By Joshua Benton and Terrence Stutz
The last time Texas students had to adjust to a new state test, they stumbled.
It was 1990, and the outmoded Texas Educational Assessment of Minimum Skills, or TEAMS, had just been put out to pasture. Its new, tougher replacement: an up-and-comer called the Texas Assessment of Academic Skills.
Overnight, the statewide failure rate doubled.
Twelve years later, the TAAS is being retired. This spring, a new test – the Texas Assessment of Knowledge and Skills, or TAKS – will debut. Not unexpectedly, some are worried about making the transition.
“It certainly has our attention,” said Robin Ryan, principal of Carroll High School in Southlake. “There’s no question the passing rates will decrease.”
The TAKS is the most prominent change Texas public school students and teachers will have to deal with this year, but it’s not the only one.
Among the other changes: the launching of a new initiative against social promotion; new rules promoting physical education in elementary schools; banning sales of junk food during certain parts of the school day; and a new health insurance program for teachers.
The new test, in development since 1999, will be the most visible.
“The timing was right to do this,” said Felipe Alanis, the state education commissioner. “We had maxed out on the TAAS.”
The TAAS was criticized as too basic, too easy to pass. It didn’t test higher-order thinking skills, critics said. The same complaints were levied against the TEAMS test when the TAAS was introduced.
The TAKS tests more subjects in more ways and in more depth than the TAAS. For example, the high school math TAKS will include elements of algebra and geometry for the first time, and some of the questions will require a written answer rather than a fill-in-the-bubble multiple choice.
The State Board of Education won’t set the test’s passing standard until November, so it’s impossible to predict how students will perform. The Texas Education Agency has tried to guess, using a rough calculation and last year’s TAAS data.
The results weren’t promising. They predicted that only 43 percent of Texas eighth-graders would have passed all sections of the TAKS this year, including less than one-third of minority students. Seventy-two percent of eighth-graders passed all sections of the TAAS.
Even top-notch schools are at risk. Carroll Middle School had nearly 99 percent of its eighth-graders pass all tests this year. The state projects that would be 81 percent under TAKS.
But some remain optimistic that schools will rally to the occasion.
“Texas is in the spotlight,” said Karen Neal, principal of Pearce High School in Richardson. “Maybe it’s wishful thinking, but I believe most schools are going to do better than people expect.”
A grace period
The new test won’t have an immediate impact on school and district ratings. The state has decided to give districts a one-year pass, of sorts.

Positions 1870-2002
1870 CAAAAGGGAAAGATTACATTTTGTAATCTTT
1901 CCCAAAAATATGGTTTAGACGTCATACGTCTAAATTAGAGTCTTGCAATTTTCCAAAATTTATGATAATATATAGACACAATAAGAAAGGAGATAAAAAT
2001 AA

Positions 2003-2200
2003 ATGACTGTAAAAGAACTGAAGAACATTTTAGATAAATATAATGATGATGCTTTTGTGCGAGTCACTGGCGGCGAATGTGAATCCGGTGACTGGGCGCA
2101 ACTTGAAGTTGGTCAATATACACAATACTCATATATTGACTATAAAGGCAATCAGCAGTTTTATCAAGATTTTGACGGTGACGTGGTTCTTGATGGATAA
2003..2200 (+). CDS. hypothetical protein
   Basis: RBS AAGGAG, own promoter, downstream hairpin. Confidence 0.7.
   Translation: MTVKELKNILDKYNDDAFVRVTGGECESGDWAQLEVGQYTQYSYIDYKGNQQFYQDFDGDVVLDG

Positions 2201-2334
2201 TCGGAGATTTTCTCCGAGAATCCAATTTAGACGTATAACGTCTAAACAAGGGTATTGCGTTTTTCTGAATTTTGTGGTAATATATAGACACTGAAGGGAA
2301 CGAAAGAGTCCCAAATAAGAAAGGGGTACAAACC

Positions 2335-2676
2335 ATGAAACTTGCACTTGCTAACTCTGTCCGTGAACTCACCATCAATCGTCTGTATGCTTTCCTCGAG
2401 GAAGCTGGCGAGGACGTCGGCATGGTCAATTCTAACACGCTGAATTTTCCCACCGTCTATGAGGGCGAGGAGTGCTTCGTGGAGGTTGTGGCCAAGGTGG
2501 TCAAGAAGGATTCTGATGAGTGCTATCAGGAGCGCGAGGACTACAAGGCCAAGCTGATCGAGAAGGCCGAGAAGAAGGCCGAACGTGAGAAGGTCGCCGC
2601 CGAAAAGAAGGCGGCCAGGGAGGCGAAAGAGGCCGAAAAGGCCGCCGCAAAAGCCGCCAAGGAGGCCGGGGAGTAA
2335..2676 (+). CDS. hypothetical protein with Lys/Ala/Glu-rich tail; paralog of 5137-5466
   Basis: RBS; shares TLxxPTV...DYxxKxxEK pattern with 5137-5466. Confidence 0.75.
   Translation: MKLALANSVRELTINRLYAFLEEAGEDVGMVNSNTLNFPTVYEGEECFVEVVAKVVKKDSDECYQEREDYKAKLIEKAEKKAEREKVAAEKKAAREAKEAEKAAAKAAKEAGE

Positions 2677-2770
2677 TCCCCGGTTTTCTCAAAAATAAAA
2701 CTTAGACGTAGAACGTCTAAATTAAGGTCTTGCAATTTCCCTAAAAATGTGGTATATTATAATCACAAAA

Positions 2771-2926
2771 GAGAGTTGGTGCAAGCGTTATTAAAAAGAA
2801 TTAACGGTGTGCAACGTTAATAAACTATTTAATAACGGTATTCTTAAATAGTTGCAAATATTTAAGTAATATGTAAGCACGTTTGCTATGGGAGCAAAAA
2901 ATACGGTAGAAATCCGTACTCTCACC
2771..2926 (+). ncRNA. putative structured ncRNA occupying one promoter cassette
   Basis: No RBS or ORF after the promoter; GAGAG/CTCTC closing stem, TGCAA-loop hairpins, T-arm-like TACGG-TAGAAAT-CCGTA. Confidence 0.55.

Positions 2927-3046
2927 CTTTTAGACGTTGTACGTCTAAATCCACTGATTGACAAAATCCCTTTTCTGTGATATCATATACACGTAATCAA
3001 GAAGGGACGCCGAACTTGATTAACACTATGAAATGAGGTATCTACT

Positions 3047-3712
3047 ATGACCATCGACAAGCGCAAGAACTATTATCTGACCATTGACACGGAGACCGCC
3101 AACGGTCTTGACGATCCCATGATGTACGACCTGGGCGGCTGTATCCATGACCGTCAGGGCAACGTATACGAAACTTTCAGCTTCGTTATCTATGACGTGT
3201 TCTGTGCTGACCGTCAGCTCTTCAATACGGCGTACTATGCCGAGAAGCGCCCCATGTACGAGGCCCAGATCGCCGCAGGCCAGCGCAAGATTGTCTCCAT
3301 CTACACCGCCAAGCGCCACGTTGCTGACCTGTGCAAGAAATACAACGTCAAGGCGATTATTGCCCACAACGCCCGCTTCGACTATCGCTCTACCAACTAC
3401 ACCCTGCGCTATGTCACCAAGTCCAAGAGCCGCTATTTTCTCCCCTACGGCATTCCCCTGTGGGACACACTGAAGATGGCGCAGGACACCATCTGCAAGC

Their 2002 ratings, announced last week, will stick for two years as the state agency figures out how it wants to judge schools under the new system.
Students won’t get the same grace period. The impact of the change will fall squarely on the state’s 320,000 third-graders. For the first time, Texas will require students to pass an exam – in this case, the reading TAKS – to be promoted to the next grade.
“The new requirement is going to make a lot of people nervous,” said John Cole, president of the Texas Federation of Teachers. “But you have to ask: ‘How can we allow these kids to go on to the fourth grade without knowing how to read?'”
Former Gov. George W. Bush called for an end to social promotion – passing students to the next grade even if their grades don’t warrant it – in his 1998 re-election campaign. He cited figures showing that as many as 90 percent of third-graders who failed the state’s reading exam were still being promoted to fourth grade.
Schools have been preparing this year’s crop of third-graders for the new standards since they entered kindergarten. Texas teachers have attended special training sessions to improve their instructional techniques, and students behind in reading have been given help.
But still, 13 percent of last year’s third-graders failed the TAAS, an easier test than they’ll take this year.
Critics: Stakes too high
This year’s third-graders had better get used to being on the vanguard of social-promotion reform. The new rule will be expanded to fifth and eighth grades in 2005 and 2008 – as soon as that group arrives.
The program has been controversial, particularly among some who say the stakes shouldn’t be so high for a new test that has never been given to Texas children.
Critics did win one concession: There will be an escape clause for students who fail the TAKS reading exam twice. Those students can still be promoted if they pass an alternative exam approved by the state or if the child’s principal, teacher and parents agree that the student should move to the fourth grade.
TEA officials will monitor the number of students who are promoted without passing a test to make sure there are no abuses in granting such exceptions.
For high-schoolers, the stakes aren’t as high – this year. The exit-level test, which must be passed for a student to graduate, is being moved from 10th to 11th grade. But this year’s juniors already took the exit-level TAAS last year, so they won’t be required to pass the harder test as well.
It’s unclear whether students, still holding onto the dying days of their vacation, are aware of the magnitude of changes coming this school year.
“Our kids are 15 and 16,” said Mr. Ryan, the Carroll principal. “It’s summer. The TAKS test is not foremost on their minds.”